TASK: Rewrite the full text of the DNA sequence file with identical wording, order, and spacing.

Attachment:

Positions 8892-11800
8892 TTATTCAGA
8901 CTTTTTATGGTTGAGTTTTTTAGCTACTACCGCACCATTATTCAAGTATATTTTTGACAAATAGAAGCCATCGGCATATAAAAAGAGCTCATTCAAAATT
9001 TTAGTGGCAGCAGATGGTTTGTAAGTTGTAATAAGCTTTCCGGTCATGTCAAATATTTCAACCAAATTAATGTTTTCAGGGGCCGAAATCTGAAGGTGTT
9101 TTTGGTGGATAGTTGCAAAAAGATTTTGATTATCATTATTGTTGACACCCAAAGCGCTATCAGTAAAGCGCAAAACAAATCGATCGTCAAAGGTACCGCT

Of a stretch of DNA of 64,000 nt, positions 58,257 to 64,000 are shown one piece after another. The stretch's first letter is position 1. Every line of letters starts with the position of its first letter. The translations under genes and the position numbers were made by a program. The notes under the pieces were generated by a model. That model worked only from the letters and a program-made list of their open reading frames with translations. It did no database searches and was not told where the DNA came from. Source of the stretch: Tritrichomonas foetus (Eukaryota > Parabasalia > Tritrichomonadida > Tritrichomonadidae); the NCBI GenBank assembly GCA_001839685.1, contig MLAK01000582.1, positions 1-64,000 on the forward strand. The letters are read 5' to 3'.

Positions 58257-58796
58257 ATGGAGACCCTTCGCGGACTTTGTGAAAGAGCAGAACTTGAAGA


Positions 8892-11800
8892 TTATTCAGA
8901 CTTTTTATGGTTGAGTTTTTTAGCTACTACCGCACCATTATTCAAGTATATTTTTGACAAATAGAAGCCATCGGCATATAAAAAGAGCTCATTCAAAATT
9001 TTAGTGGCAGCAGATGGTTTGTAAGTTGTAATAAGCTTTCCGGTCATGTCAAATATTTCAACCAAATTAATGTTTTCAGGGGCCGAAATCTGAAGGTGTT
9101 TTTGGTGGATAGTTGCAAAAAGATTTTGATTATCATTATTGTTGACACCCAAAGCGCTATCAGTAAAGCGCAAAACAAATCGATCGTCAAAGGTACCGCT

Of a stretch of DNA of 64,000 nt, positions 58,257 to 64,000 are shown one piece after another. The stretch's first letter is position 1. Every line of letters starts with the position of its first letter. The translations under genes and the position numbers were made by a program. The notes under the pieces were generated by a model. That model worked only from the letters and a program-made list of their open reading frames with translations. It did no database searches and was not told where the DNA came from. Source of the stretch: Tritrichomonas foetus (Eukaryota > Parabasalia > Tritrichomonadida > Tritrichomonadidae); the NCBI GenBank assembly GCA_001839685.1, contig MLAK01000582.1, positions 1-64,000 on the forward strand. The letters are read 5' to 3'.

Positions 58257-58796
58257 ATGGAGACCCTTCGCGGACTTTGTGAAAGAGCAGAACTTGAAGA